i=Change automates charitable giving at a corporate scale by having retailers sign on, pledging to donate $1 to one of several i=Change selected charities with every online sale made.

It’s about using the sheer power of retail for good, Meltzer told Yahoo Finance.

“I feel we're reaching a really critical point in history in that businesses, in order to remain relevant, must begin to engage very directly in this [ethics] space,” he said.

“We're seeing it play out... from the Slavery Act that's coming online, to the movement of B Corps towards sustainability, to all different forms of ethical enterprises, social enterprise.

“What's exciting now, is that this is being driven by consumers who are saying to brands, ‘What do you stand for? What is your purpose beyond your product? What are the values that underpin your business?’”

When brands begin to answer the question, big things can happen.

At THE ICONIC, four pillars supporting ethical sourcing, the environment, the community and responsible governance and action have come into effect, while the company engages with factories to boost standards.

The company also launched its Considered range in April with 300 brands. That’s since grown to 400.

To be part of Considered, garments need to hold at least one of 30 different sustainability criteria, which is shared with the shopper.

“So, for example, if an item, a T-shirt, was made from organic cotton greater than 75 per cent, then it would hold the sustainable materials badge as a part of Considered. Similarly, if an item was vegan, then it would be holding the animal-friendly badge as part of Considered.”

Packaging is now recyclable, although many customers don’t know that, and the company is now assessing its carbon footprint and experimenting with recycled polyester.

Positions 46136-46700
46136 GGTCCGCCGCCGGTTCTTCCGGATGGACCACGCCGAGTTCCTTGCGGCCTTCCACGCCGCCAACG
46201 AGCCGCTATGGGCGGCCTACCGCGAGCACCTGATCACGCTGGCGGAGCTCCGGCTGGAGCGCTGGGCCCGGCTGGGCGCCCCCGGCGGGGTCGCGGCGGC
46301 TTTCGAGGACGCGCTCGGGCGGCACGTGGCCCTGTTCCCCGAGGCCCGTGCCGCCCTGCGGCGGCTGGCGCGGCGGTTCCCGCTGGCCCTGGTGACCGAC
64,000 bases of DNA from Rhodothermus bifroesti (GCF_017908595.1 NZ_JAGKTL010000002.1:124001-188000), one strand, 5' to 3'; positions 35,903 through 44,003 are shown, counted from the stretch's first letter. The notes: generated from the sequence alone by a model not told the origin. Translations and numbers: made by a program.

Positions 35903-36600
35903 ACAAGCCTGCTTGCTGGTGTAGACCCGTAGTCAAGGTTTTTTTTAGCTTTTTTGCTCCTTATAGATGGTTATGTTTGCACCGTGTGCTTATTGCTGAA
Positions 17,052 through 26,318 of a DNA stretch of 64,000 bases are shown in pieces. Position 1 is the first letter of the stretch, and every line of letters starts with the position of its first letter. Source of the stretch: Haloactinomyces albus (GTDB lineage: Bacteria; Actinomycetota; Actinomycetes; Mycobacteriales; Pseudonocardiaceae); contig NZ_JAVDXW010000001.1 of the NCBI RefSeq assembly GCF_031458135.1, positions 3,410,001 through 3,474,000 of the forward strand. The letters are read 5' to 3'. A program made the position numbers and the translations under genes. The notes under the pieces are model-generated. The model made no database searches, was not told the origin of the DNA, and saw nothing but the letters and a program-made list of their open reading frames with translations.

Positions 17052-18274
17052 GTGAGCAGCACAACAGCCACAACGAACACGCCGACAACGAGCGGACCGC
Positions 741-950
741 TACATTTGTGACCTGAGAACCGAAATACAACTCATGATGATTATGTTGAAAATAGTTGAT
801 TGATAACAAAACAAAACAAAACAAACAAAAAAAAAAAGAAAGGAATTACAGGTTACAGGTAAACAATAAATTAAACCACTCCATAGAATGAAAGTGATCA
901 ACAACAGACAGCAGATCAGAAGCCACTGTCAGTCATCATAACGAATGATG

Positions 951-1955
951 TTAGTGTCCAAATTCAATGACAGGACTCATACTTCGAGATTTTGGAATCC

How can fashion companies become more sustainable?

Questioned on whether large fashion companies’ sustainable campaigns are tokenistic in the face of widespread consumer and throwaway culture, Quaintance-James said her personal mantra is “progress, not perfection”.

“Companies should be measured more on their progress at the time,” she said.

If a company only had one per cent of their collection classed as sustainable, and that number refused to shift as the years went on, then that’s a problem.

But at the same time, it’s unrealistic to expect a company with five per cent sustainable fashion to jump to 20 per cent within one day.

“We have to appreciate the complexity of driving greater sustainability within organizations and recognise that everybody has a role in supporting and encouraging,” she said.

“I think that's one of the things we're trying to achieve with Considered, is that it's not all about range today. It was 6 per cent when we launched In April, and it's over 8 per cent today. But, it is about demand and supply.

“Brands need to hear that customers want it and, uniquely, brands need to supply it if customers want it. So, there's a particular kind of work that needs to be done around the expectations that are set by consumers, I think, and brands need to respond to it.”